Major central banks have taken steps to soften the blow to growth by lowering interest rates, without which the downturn would have been worse, she said.

However, she cautioned that monetary policy "cannot be the only game in town" and governments, notably in countries like Germany, should take advantage of low rates to make investments to support growth.

"With central banks having to spend limited ammunition to offset policy mistakes, they may have little left when the economy is in a tougher spot," Gopinath warned.

The U.S.-China trade war alone is estimated to shrink the world economy by 0.8 percent in 2020, the IMF said.

The fund warned that risks to the outlook predominate, and the uncertainty around trade policy, which causes businesses to hold off on investments and undermines confidence, will take a larger chunk out of growth than the tariffs themselves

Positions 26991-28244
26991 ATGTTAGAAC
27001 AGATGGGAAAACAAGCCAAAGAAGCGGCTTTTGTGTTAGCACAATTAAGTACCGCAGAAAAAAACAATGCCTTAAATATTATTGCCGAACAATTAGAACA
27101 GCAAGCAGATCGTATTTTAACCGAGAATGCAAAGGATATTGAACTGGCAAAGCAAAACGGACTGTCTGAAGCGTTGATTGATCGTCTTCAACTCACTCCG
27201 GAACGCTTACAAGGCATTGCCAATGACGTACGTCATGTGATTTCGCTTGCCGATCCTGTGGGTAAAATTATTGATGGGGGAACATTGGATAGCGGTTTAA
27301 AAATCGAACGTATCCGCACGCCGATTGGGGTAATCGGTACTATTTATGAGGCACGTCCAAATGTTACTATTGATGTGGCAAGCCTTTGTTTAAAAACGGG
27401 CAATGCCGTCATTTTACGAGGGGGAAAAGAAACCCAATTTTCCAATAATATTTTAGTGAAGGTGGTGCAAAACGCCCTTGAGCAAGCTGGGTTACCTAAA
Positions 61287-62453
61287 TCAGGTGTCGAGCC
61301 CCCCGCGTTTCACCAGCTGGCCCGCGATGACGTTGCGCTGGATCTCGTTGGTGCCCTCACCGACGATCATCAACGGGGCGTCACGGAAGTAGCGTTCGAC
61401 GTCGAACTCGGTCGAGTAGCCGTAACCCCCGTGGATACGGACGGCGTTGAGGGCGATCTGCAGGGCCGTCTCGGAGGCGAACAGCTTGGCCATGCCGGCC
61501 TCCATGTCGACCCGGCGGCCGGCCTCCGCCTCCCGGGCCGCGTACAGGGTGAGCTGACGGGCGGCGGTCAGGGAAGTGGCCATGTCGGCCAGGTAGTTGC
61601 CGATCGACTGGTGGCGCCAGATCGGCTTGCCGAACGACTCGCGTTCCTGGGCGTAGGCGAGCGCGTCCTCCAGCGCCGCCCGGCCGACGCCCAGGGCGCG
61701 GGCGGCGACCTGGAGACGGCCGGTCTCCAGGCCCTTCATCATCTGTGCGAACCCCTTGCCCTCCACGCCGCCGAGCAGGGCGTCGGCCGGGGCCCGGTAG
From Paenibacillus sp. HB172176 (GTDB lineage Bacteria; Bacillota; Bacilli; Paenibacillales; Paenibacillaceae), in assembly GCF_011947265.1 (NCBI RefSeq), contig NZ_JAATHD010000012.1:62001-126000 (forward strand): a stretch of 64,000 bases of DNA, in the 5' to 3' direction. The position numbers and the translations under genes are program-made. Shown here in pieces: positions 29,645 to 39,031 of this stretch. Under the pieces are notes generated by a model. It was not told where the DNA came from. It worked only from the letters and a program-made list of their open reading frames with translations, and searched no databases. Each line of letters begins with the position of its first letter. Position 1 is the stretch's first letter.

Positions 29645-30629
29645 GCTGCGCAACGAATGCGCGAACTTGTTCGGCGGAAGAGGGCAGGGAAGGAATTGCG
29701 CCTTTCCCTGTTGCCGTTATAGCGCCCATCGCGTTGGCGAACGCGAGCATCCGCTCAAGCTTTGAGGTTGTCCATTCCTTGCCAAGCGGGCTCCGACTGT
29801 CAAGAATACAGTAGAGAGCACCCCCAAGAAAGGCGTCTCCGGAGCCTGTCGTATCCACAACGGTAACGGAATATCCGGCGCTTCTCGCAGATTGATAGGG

Slowing auto sales

"To forestall such an outcome, policies should decisively aim at defusing trade tensions, reinvigorating multilateral cooperation, and providing timely support to economic activity where needed," the report said.

But trade is not the only reason for the global slowdown: the report notes that in China's economy, for example, growth is moderating as intended amid slowing domestic demand.

Other major economies like Brazil, India, Mexico, Russia and South Africa are slowing this year due to "idiosyncratic reasons" but are expected to recover in 2020.

"A notable feature of the sluggish growth in 2019 is the sharp and geographically broad-based slowdown in manufacturing and global trade," the IMF said, which in addition to the higher tariffs and trade uncertainty is the result of the contracting auto industry.

That slowdown has had an impact in Germany, China and India, the report said.

FILE - Zimbabwe's civil servants carry placards as they march during a protest in the streets of the capital Harare.

HARARE (Reuters) - Zimbabwe’s public sector unions said on Tuesday they were unable to go to work because of soaring prices, adding to the government’s problems as it struggles to revive the economy.

The unions however stopped short of calling a strike to give the government more time to respond to their salary demands.